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IP: A defensive strategy for new gTLDs

Even if applying for a gTLD doesn’t make sense for your organization, ignoring the application process would be a mistake

ICANN’s decision to expand the Internet to include new generic Top Level Domains (gTLDs), such as .Canon and .NYC, has been getting increased attention because applications are accepted beginning Jan. 12, 2012. Much of the discussion has, understandably, focused on whether a business or other organization ought to invest in a new gTLD. For some, this development presents terrific opportunities. Determining how best to take advantage of those opportunities calls for a solid offensive strategy. But too little has been said about the need for a defensive strategy, as well.

Even if applying for a new gTLD does not make sense for a particular organization, ignoring the gTLD application process would be a mistake. That process introduces new risks for every organization doing business on the Internet. Some of those risks come from potential infringements on intellectual property, but there are other risks too, such as unsupported competitive advantage.

ICANN has provided multiple procedures to reduce or remove those risks:

  • Public Comments. ICANN will invite the public to submit written comments on gTLD applications beginning about two weeks after the application period ends on April 12, 2012. Public portions of the applications will be posted on ICANN’s website. Anyone may submit comments and there is no fee. Comments submitted within 60 days of the date when they are first accepted will be taken into consideration by evaluation panels. To be considered, public comments should provide information about the applicant’s prima facie case for getting a gTLD.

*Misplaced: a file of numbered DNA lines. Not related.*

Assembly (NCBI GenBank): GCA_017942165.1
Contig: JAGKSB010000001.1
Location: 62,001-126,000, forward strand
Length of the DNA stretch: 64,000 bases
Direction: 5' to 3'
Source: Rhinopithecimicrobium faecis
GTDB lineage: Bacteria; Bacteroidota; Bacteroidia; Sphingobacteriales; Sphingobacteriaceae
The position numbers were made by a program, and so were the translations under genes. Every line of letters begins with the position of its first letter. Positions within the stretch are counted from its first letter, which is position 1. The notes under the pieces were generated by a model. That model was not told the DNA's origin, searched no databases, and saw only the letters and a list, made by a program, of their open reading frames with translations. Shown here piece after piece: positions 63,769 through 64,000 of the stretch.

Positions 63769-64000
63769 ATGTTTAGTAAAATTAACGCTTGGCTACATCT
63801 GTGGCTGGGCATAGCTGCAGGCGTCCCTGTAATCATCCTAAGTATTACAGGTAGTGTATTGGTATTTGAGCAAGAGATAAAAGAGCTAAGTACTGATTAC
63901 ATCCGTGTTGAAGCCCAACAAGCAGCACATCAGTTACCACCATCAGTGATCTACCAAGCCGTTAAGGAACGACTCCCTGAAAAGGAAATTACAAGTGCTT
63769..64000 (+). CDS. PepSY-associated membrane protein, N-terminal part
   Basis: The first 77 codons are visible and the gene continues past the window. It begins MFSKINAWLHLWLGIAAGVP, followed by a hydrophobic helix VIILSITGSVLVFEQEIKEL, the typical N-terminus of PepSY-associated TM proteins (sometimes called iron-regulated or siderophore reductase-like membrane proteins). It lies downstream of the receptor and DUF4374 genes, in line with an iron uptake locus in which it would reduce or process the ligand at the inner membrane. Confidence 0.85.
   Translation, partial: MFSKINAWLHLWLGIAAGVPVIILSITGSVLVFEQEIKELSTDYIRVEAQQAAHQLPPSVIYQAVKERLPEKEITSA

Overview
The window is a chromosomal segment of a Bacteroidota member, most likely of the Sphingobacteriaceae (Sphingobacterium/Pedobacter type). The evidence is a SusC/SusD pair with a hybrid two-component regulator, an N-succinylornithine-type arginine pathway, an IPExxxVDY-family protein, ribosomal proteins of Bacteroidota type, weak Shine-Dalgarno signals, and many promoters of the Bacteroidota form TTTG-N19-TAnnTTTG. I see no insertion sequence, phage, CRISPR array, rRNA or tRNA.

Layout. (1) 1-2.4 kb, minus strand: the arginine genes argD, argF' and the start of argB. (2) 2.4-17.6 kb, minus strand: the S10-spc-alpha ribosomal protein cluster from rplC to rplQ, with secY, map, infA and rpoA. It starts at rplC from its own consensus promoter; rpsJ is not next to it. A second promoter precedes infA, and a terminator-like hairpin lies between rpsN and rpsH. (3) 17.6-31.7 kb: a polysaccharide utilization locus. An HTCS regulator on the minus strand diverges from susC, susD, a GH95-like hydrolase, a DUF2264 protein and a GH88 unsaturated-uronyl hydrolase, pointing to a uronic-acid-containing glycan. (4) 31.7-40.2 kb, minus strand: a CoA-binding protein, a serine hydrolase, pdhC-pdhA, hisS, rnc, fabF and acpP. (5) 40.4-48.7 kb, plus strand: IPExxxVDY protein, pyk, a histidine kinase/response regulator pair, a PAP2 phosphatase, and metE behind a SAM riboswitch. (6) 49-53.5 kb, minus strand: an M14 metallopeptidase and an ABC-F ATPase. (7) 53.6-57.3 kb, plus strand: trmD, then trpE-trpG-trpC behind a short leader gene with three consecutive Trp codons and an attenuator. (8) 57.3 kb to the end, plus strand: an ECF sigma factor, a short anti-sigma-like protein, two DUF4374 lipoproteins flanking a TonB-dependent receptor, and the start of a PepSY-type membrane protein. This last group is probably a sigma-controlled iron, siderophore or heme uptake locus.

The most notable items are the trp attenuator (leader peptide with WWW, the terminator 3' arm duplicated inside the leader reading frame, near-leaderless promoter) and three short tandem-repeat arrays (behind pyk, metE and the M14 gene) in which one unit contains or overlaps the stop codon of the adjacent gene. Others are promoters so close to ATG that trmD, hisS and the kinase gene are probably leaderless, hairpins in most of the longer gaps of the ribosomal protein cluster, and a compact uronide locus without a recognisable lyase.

• Formal Objections. An application may be formally contested on four grounds. These include string confusion, legal rights, limited public interest and community. String confusion (as in linguistic string) occurs when the applied for gTLD is “confusingly similar” to an existing TLD or another gTLD applied for during the same round of applications. A legal rights objection occurs when the applied for gTLD “infringes the existing legal rights of the objector.” A limited public interest objection stands on the assertion that the applied for gTLD is “contrary to generally accepted legal norms of morality and public order that are recognized under principles of international law.” A community objection applies when a gTLD purports to serve a community but there is “substantial opposition” to that application from a “significant portion” of the community. Strict timing and standing rules apply, and there are costs (sometimes substantial) for filing and responding to a formal objection.
  • Government Objections. Individual governments may raise concerns about a proposed gTLD by submitting public comments or contacting the applicant directly. ICANN’s Governmental Advisory Committee—an organization of nation-state representatives—also may issue an early warning notifying the applicant that the gTLD “is seen as potentially sensitive or problematic by one or more governments,” or it may advise the ICANN board of directors that an application has attracted a consensus against it. Such advice carries the presumption that the application should be denied.     

Each of these procedures, alone or in combination, may form a critical defense against the risks created by the introduction of new gTLDs. 

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R. Shawn Gunnarson

R. Shawn Gunnarson is a shareholder and business attorney specializing in information technology with Kirton McConkie. He can be reached at (801) 328-3600 or

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